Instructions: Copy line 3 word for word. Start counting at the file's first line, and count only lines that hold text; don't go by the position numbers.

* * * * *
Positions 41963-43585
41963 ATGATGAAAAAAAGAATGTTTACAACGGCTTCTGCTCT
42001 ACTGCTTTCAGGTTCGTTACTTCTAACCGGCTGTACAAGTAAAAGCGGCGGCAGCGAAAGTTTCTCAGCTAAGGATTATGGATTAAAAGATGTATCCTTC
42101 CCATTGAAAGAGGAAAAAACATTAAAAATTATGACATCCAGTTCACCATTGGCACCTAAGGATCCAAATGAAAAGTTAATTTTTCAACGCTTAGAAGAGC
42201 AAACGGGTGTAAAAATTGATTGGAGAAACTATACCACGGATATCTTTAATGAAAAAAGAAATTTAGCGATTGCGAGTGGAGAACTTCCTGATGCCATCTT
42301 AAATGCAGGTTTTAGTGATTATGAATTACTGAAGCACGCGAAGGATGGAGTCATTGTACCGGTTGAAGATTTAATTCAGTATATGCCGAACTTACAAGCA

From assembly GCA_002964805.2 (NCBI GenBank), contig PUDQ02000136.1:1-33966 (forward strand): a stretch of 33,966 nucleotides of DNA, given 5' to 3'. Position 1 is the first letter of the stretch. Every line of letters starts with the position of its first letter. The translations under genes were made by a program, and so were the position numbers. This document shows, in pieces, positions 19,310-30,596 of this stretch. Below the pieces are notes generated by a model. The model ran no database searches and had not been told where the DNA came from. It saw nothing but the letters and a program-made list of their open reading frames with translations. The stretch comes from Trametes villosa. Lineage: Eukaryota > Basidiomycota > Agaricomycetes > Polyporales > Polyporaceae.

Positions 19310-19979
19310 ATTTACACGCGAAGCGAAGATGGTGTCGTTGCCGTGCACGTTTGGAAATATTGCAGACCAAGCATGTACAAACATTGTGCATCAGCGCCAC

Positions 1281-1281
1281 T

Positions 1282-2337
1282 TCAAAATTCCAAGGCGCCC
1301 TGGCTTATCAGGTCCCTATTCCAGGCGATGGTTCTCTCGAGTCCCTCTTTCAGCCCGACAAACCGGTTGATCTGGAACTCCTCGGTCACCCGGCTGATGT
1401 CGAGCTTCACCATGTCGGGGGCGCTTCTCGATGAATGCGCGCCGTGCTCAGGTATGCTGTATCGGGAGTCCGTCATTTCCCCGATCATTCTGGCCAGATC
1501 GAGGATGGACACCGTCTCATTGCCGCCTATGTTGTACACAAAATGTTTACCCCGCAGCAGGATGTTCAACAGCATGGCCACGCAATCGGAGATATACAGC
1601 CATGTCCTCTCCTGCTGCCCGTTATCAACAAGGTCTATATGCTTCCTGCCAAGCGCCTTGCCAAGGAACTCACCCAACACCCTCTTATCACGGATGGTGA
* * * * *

42001 ACTGCTTTCAGGTTCGTTACTTCTAACCGGCTGTACAAGTAAAAGCGGCGGCAGCGAAAGTTTCTCAGCTAAGGATTATGGATTAAAAGATGTATCCTTC